George Chann


About The Artist

The contribution of Chinese-American artist George Chann (1913–1995) to the history of abstract painting was only recognized after his death. Chann, who sold little work in his lifetime, was born in Canton, China and immigrated to the United States in 1932. The following year, he began studying at the Otis Art Institute where he received an MFA in 1941. He later joined the faculty and worked there as a teacher. He was part of a wave of Asian-American artists whose practices were established in California, rather than the East Coast, such as George Miyasaki, Arthur Okamura and Yun Gee.

His early work from the 1930s and 1940s is characterized by its traditional, social realist style and conventional subject matter, such as portraits, still lifes, and landscapes. He was particularly acclaimed for his sensitive studies of children. He was a respected figure in the California art scene and was invited to present solo exhibitions at a number of major museums, including the Los Angeles County Museum of Art (1942) and at the de Young Museum, San Francisco (1944). He spent the late 1940s traveling around China, before returning to the U.S. in 1950 where he took up the study of abstract painting.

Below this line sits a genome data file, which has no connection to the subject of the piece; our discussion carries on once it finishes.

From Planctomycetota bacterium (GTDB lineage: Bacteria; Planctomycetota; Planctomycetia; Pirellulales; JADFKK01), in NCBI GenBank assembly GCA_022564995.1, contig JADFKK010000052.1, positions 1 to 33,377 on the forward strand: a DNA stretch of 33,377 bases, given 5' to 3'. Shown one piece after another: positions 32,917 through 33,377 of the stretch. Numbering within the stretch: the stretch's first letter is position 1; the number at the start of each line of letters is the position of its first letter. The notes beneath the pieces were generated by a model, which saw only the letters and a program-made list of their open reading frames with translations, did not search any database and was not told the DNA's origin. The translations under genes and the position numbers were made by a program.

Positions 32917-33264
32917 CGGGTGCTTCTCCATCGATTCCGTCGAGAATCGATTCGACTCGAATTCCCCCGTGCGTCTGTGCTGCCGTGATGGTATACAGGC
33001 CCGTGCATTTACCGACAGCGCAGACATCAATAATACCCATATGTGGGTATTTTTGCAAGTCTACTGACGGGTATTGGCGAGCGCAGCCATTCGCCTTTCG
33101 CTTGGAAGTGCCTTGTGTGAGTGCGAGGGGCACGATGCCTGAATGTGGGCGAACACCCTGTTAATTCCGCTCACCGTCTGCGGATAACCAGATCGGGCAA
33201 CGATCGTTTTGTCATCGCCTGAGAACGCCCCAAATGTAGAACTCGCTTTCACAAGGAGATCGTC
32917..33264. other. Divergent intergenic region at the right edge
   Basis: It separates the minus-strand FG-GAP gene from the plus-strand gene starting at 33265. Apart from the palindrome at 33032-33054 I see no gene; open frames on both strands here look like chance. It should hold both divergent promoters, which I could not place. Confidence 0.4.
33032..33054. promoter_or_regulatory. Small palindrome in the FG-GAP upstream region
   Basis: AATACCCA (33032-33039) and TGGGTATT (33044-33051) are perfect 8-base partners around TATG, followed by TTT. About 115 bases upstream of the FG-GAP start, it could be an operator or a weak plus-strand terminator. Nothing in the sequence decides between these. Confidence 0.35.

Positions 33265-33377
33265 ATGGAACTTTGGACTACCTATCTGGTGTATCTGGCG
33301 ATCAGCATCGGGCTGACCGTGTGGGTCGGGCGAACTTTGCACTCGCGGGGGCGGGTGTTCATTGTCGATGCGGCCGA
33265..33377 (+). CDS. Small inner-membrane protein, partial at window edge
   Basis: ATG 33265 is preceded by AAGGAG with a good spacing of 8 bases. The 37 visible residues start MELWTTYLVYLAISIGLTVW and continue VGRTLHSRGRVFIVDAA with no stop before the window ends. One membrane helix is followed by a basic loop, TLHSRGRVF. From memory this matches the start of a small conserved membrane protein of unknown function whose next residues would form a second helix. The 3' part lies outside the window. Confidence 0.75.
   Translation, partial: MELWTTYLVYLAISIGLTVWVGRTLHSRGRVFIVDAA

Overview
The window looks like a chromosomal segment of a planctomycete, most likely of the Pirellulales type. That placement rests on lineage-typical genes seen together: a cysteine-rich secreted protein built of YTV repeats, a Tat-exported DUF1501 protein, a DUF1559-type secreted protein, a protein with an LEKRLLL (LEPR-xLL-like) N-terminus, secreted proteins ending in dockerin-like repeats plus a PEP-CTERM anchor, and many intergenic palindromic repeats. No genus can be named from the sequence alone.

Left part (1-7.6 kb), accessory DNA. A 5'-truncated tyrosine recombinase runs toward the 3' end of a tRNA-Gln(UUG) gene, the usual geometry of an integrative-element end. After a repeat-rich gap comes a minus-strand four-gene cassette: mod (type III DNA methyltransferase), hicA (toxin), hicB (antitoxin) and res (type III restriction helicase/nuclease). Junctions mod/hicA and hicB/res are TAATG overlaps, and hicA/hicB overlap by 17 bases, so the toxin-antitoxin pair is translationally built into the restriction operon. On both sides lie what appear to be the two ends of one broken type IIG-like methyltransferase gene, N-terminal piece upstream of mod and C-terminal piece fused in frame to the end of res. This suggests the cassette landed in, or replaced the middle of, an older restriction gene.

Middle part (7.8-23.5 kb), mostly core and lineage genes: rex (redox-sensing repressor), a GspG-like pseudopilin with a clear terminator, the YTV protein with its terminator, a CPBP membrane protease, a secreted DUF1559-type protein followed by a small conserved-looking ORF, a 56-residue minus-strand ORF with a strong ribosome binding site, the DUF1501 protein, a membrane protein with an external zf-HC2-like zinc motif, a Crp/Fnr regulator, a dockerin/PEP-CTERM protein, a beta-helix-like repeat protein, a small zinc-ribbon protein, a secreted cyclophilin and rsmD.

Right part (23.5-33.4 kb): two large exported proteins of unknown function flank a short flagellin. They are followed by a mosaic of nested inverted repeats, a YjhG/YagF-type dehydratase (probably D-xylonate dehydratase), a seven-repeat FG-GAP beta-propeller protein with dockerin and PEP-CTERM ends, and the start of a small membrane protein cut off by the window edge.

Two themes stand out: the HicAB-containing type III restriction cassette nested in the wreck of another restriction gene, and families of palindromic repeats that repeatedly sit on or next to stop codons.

His fascination with abstraction transformed his work which, from the 1950s on, took an increasingly experimental form. Citing Jackson Pollock as an inspiration in an interview, Chann began to forge his own interpretation of Abstract Expressionism. Operating from a culturally distinct standpoint to many of the more prominent names of his time, Chann distinguished himself by incorporating Chinese artifacts into his work. This included making rubbings with oracle bones and bronze vessels, to the collaging of calligraphic scripts. For these works Chann would soak sheets of calligraphy in water, tear them into pieces or trample them underfoot and then layer these fragments onto the canvas, creating intricate surfaces over which further paint or calligraphy would be applied. The resulting multi-layered works are dense, tonally varied and beautifully textured. Patterns which seem initially discernible soon disappear amidst the throng of line, shape and color.

Chann ran an art gallery shop for 40 years that displayed his own works, which he made in the back of the shop, as well as Chinese objects and jewelry. He donated 250 works to the Crystal Cathedral in Orange County, where they are permanently displayed, though his work only received wider attention after his death. Today, Chann’s enduring legacy is the unique and fascinating blend that he created of text and image, abstract and figurative art, ancient Chinese culture and modern Western painting.